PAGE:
While the core set has always been a smorgasbord of the Multiverse, Magic 2013 has brought that element closer to the surface. Several of the high-profile cycles, for instance, make a point to specifically play up the different planes of Magic. The legendary creatures each hail from a different plane. The rings are each from a different location on the plane of Shadalar. Magic 2013 is taking this feature and turning up both the volume and the focus.

Goal 7: Bring Back a Few Exciting Reprints

One of the biggest surprises of Magic 2013 is the return of this card:


While Rancor is the highest-profile card to return, Doug and his team looked throughout Magic to bring excitement not just through new cards but also through some old ones. Not all of the cards are public yet, but I think once the set is known, you'll see some fan-favorites coming back (although none at the power level of Rancor).

Goal 8: Add a Cycle of Mythic Rare Iconics

Last, but not least, Doug and his team wanted to create something to fill in the void of the departing Titans. The idea was to make a cycle a little looser than the Titans in that they wouldn't be mechanically linked but rather just a collection of in-your-face, exciting mythic rare cards.

White got Sublime Archangel.


Blue got an enchantment we haven't shown you yet.

Black got the return of Vampire Nocturnus.


Green got Elderscale Wurm.


And red? Red got, what is in my opinion, the best of them all, and it just so happens to be my preview card for today. But before I reveal it, a little set-up.

Several months ago, I did what is called an AMA (which stands for "Ask Me Anything") on the website Reddit. In it, people asked me questions and I spent six hours answering as many as I could. One question came from a Magic player named Brian Kibler. You might know him as the Hall of Famer known for his love of playing Dragons. This was his question:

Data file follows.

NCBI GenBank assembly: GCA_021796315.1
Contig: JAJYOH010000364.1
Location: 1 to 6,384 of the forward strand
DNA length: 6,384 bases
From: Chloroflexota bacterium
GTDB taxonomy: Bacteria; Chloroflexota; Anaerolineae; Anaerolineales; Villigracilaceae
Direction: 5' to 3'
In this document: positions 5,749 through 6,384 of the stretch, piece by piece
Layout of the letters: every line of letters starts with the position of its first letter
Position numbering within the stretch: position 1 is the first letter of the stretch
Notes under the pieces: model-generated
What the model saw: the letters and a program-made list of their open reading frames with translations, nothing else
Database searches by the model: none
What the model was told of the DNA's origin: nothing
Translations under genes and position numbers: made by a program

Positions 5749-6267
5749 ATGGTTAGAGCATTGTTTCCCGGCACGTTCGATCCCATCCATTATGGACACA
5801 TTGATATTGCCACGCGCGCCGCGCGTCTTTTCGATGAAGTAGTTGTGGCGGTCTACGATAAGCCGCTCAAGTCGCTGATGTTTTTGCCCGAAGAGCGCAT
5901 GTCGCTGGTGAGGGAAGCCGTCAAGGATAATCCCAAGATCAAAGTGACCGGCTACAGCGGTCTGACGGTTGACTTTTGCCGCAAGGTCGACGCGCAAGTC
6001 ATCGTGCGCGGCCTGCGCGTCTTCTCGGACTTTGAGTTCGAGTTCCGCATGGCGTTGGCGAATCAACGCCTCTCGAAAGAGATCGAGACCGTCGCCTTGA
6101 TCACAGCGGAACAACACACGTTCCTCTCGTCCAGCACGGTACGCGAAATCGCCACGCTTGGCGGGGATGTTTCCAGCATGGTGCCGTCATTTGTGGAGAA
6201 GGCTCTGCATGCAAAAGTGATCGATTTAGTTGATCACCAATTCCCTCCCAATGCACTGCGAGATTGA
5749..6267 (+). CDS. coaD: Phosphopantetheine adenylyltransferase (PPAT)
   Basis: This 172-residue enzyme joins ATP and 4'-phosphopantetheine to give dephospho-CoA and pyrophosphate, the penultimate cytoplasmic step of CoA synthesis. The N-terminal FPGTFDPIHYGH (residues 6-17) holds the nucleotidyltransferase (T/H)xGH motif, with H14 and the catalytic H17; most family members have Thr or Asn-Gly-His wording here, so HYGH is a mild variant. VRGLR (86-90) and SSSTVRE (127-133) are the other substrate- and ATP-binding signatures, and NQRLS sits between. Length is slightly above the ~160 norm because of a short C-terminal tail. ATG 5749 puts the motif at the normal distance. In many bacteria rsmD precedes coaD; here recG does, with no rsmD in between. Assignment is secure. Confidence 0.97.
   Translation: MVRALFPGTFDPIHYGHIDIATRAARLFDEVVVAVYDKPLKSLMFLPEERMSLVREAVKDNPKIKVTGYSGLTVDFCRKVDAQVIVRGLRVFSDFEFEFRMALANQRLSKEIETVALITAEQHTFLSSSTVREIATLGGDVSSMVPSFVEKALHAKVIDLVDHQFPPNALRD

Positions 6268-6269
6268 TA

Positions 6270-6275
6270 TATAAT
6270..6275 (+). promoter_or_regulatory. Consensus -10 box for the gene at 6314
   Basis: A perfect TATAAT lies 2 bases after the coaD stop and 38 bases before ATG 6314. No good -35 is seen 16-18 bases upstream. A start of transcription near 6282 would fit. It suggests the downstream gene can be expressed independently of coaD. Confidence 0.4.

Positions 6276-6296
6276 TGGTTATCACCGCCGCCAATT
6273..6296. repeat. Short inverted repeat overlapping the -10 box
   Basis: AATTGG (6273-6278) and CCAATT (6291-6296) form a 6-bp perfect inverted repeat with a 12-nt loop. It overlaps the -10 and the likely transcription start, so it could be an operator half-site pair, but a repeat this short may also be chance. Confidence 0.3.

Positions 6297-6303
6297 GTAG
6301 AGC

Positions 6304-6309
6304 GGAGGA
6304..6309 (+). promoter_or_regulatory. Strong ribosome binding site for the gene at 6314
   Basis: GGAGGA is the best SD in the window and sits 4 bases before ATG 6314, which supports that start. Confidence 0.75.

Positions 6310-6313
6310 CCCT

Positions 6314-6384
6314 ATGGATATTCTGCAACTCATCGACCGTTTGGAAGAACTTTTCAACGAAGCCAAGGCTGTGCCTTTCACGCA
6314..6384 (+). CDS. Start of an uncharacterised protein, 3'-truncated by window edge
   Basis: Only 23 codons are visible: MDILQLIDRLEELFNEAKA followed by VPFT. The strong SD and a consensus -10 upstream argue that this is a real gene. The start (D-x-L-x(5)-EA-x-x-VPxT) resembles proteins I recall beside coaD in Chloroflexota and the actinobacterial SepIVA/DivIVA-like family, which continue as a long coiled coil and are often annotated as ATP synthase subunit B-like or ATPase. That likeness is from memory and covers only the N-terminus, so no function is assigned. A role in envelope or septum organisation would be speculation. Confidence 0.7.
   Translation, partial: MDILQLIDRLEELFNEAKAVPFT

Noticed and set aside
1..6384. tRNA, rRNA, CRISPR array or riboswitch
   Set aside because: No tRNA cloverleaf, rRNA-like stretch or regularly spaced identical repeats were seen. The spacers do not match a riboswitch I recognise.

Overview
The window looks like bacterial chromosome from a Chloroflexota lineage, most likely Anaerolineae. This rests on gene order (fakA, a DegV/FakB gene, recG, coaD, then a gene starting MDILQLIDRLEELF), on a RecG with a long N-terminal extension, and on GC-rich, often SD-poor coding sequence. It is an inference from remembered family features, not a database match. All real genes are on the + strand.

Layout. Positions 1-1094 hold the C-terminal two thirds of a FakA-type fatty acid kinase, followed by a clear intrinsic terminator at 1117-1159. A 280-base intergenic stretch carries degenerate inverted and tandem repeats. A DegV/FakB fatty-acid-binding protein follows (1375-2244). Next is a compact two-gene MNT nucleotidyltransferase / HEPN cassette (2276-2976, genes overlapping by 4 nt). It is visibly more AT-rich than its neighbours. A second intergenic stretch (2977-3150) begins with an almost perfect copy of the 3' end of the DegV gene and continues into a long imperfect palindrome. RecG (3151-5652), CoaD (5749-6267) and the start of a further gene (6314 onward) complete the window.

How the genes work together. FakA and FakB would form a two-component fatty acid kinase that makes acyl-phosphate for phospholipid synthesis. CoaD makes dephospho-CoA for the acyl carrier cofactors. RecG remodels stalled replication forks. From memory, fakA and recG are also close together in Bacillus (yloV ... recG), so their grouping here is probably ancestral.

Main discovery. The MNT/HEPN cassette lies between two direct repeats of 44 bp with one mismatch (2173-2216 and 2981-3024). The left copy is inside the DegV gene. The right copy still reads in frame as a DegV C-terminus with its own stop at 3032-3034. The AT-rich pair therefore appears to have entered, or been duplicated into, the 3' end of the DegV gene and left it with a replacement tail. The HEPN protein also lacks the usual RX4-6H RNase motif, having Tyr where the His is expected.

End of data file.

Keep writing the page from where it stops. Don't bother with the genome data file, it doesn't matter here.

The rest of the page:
Why haven't there been any truly awesome dragons in a long time?

Here was my response:

We tend to focus our best Constructed cards on the things that highlight what the set is about. Dragons in recent sets haven't been the focus (dragons are not exactly key to horror world) so we haven't pushed them.

I am happy to tell you that there is a dragon that I've been told is very tournament worthy in the pipeline. I can't tell you for what set but suffice to say it's been made and you all will have a chance to play it soon enough.

Many readers assumed I was talking about Niv-Mizzet, a dragon who might be poking his head into an upcoming block, but that wasn't the dragon I meant. What I was talking about was today's preview card. The best way I can describe it is to simply quote what Doug said when I asked him about the design of the card: "My goal was to create a Dragon that was to Dragons what Baneslayer Angel was to Angels. I wanted the set to have a Dragon that set the standard for a badass Dragon." (Note I paraphrased Doug a little.)

Luckily, Doug got Zac Hill (the lead developer for Magic 2013) to buy into this vision and Thundermaw Hellkite was born. Without any further ado, let's meet Thundermaw Hellkite:

They say in writing to get out on your high note, and nothing I'm going to say is going to top Thundermaw Hellkite. I hope you enjoyed my peek into the design of Magic 2013. I'm curious to hear all of your opinions on Magic 2013 so far.

Join me next week when I tell some stories about some cards from Magic 2013 (but not the ones you might expect).

Until then, may you have a chance to take something good and make it even better.